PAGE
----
If you want to thrive after college – and who doesn’t? – what are the most important intellectual and practical skills for success? Some timely research highlights three crucial factors in employers’ checklists, both of which appear to be underrated in educators’ own list of priorities.
The data was presented yesterday by Carol Geary Schneider, president of the Association of American Colleges and Universities. She spoke at the National Academy of Sciences in Washington, which has convened a committee to look into non-traditional ways that students’ success is shaped. That means exploring the realm of what the National Academy calls “intrapersonal and interpersonal capabilities.”
Schneider said she’s concerned that on a broad scale, “higher education is under-performing.” Employers are expressing a growing interest in students’ mastery of personal and social responsibility, with 96% of them saying they want college to develop problem-solving skills in diverse settings. Such inter-cultural skills are prized by only 79% of university respondents.
It’s a similar story when it comes to students’ communication skills. In the working world – where rising stars need to be able to lead meetings, pitch to clients and deliver public speeches – it’s no surprise that oral communication skills are most highly prized. Some 85% of employers say they strongly or somewhat agree that every college student should master such skills, regardless of his or her chosen field of study. Writing skills are a close second, at 82%, but don’t rank quite as highly.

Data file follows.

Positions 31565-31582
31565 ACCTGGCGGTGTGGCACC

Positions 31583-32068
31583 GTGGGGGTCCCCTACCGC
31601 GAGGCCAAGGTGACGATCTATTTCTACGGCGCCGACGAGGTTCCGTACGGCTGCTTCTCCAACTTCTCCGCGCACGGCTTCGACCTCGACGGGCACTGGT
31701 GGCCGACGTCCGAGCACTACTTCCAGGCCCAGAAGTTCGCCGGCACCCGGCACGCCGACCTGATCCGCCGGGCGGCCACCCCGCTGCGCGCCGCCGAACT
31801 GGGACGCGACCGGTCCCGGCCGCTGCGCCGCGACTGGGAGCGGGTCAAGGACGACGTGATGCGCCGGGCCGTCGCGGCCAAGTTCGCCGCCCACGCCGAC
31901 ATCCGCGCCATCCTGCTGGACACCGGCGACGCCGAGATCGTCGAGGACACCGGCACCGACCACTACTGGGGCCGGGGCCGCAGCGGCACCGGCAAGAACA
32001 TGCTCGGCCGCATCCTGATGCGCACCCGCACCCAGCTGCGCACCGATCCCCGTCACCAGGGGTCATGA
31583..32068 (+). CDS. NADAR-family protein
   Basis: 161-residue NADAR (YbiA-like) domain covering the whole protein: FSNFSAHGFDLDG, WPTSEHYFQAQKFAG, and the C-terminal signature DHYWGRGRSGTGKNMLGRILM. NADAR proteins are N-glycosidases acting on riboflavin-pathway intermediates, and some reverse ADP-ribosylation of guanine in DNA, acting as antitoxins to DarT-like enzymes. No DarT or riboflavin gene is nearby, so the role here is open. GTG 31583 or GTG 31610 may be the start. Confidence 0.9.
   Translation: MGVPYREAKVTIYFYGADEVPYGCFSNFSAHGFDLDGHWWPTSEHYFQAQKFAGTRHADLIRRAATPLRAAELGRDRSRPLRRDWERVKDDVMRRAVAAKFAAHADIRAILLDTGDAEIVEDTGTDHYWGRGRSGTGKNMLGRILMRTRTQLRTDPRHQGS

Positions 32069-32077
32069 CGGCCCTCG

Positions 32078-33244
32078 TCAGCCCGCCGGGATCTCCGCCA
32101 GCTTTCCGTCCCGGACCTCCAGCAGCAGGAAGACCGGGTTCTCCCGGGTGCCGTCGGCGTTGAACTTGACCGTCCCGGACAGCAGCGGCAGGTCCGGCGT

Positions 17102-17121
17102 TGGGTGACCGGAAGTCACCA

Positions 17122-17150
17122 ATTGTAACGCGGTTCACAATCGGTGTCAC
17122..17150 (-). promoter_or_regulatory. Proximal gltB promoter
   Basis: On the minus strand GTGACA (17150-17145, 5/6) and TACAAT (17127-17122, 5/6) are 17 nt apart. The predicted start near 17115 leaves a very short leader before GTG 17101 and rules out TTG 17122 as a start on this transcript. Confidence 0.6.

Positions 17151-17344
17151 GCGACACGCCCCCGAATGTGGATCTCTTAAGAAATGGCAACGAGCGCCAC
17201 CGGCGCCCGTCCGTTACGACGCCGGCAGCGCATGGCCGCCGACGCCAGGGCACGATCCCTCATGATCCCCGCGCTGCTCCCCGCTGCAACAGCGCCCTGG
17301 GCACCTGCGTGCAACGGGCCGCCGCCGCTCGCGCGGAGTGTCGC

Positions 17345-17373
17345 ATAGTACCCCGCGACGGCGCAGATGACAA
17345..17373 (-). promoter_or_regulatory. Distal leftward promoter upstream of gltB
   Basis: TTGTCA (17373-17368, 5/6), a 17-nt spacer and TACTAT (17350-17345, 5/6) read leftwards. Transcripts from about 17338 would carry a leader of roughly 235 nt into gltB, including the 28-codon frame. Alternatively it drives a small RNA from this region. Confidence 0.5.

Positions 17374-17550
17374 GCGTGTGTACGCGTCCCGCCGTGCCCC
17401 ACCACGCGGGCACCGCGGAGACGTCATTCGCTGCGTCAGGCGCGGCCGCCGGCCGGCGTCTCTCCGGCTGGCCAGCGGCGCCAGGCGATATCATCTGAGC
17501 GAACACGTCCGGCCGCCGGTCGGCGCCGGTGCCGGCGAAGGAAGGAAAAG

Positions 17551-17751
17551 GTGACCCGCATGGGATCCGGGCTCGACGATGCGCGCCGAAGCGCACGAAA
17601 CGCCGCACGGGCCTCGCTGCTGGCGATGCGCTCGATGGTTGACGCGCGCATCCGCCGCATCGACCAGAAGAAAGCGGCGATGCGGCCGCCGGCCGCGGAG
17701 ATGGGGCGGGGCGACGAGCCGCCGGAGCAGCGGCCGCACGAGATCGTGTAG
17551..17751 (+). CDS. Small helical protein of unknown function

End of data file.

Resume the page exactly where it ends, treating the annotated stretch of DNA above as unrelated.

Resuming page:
In academia, though, writing is paramount. The AAC&U surveys show that 99% of educators regard writing skills as crucial, while only 82% insist on oral-communication skills. Practices are likely to vary across departments, with business majors getting plenty of chances to sharpen up their oratory, whereas engineering students may hardly ever need to do so. In later careers, though, being inarticulate in any professional setting carries a heavy price.
The third area of divergence: teamwork skills. Employers crave this. In the AAC&U surveys, it’s the No. 2 priority, just behind oral-communication skills, with 83% of employers say they want teamwork in diverse groups to be a top priority in college students’ educations. On educators’ lists, there’s nothing directly comparable. The closest match, intercultural skills, ranks fifth, at 79%.
Teamwork is a tricky concept in undergraduate education. Grading systems that have been built up over many decades are most highly attuned to individual work. When several students collaborate, it’s harder to know whether everyone in the group worked equally, or whether some members’ contributions deserve higher grades than others. What’s more, sharing information in certain collegiate settings is regarded as an honor-code violation or outright cheating.
It’s little wonder, then, new-job orientation for college students often includes some unexpected advice about the wisdom of asking a colleague for help. As this account of General Electric’s work with New Orleans college students shows, what’s off-limits on campus starts to become essential in real life.
This article was written by George Anders from Forbes and was legally licensed through the NewsCred publisher network.
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